“We saw unprecedented corporate spending in the last election, but Oakland residents rejected the sale of the city to the highest bidder, instead opting for grassroots candidates that reflect a bold vision that finally puts the people first,” said Councilmember Rebecca Kaplan.
“In the middle of this global pandemic, the Mayor is proposing cuts to vital services — including shutting down firehouses that provide the first line medical care for those with no other options, and further reducing other essential services by laying off part-time workers. This work is done by people, and with less people, the work that needs to be done cannot be done. I believe the new majority of progressive Councilmembers will work with us so that city workers do not bear the brunt of any budget cuts,” said Laura Takeshita, IFPTE Local 21 Oakland Vice President-Elect.
“A city budget is a reflection of our values, and for that reason, we will work with the City Council to take a hard look at the unchecked overspending in the police department and divert these needed funds to public health, safety, and community economic development programs.” said Cat Brooks of the Anti Police-Terror Project.
“In order for small businesses, essential workers, and ordinary people to emerge strong from this crisis we must choose to invest in the City’s future,” said Liana Molina, senior campaign director for the East Bay Alliance for a Sustainable Economy. “We, in partnership with the Oakland City Council, will work together to demand that the City’s wealthiest corporations pay their fair share.”
This is the first time I can recall any group of Oakland Councilmembers laying out a press release right after election and stating their objectives as a kind of voting block. This is something I expect to see at the level of The California Assembly, less the Oakland City Council. I’m not trying to be cute, but my point is that The Pandemic has made the immediate problem solving of getting money to people who needed it the most priority number one. Getting money to people on the street and in homes and businesses must be job number one. The rest of this stuff should be put on the back-burner.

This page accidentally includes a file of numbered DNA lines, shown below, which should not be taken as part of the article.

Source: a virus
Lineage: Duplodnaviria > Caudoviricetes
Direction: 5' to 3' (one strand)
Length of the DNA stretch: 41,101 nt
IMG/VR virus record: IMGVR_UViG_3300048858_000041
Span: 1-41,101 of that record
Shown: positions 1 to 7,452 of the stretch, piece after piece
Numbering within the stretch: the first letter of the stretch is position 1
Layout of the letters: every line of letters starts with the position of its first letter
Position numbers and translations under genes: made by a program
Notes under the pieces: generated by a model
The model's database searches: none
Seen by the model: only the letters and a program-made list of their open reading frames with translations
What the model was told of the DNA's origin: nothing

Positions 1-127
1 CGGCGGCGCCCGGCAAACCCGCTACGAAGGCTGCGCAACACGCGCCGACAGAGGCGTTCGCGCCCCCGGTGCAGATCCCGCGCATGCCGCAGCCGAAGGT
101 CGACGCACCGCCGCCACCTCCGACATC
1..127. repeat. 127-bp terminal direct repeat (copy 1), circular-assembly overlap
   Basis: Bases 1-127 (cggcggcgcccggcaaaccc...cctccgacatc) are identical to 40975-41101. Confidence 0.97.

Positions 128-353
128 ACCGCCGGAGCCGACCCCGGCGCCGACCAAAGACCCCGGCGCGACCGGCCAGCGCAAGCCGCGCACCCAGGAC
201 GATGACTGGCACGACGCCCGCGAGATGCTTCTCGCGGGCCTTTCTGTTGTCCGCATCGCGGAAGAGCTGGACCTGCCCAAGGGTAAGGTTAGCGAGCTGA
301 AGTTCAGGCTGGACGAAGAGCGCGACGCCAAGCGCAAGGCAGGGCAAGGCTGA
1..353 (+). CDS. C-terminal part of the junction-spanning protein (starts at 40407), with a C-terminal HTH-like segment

People throw around terms like progressive and liberal and neoliberal and socialist and green party with far too much frequency, and what I never hear is “We’re going to improve your income level”. In other words, there’s a lot of yelling and screaming, and very little if any real effort to make people better off monetarily.
This problem is not only with the Oakland City Council, it’s with the entire damn country. The good old USA. I am writing this from suburban Atlanta, Georgia, Fayette County, and here I swear I get “conservative” and “liberal” and “progressive” and “socialist” words tossed at me on television with the frequency of a gatling gun. More words like “defund police” but no words like, “get $5,000 grants to each homeless person”.
This complete effort to put words out to represent whatever tribe someone belongs to got us Donald Trump, and even as President-Elect Joe Biden won the damn election, we’re still scared Trump’s going to take over The White House, take hostages, and never leave!
And news flash: he’s not really Republican – just using slogans to fire up a group of people who forgot how to think because they’re too busy trying to work to just live. Meanwhile Trump fools em to enrich himself.
If this dynamic doesn’t stop, the people who need the most help and now are going to become the next Donald Trumps, and they too might wind up taking prisoners, but this time, it might be Oakland City Hall, not The White House. But with all of that, the objective will be the same as for Trump: to get what they need, except at a much more basic level.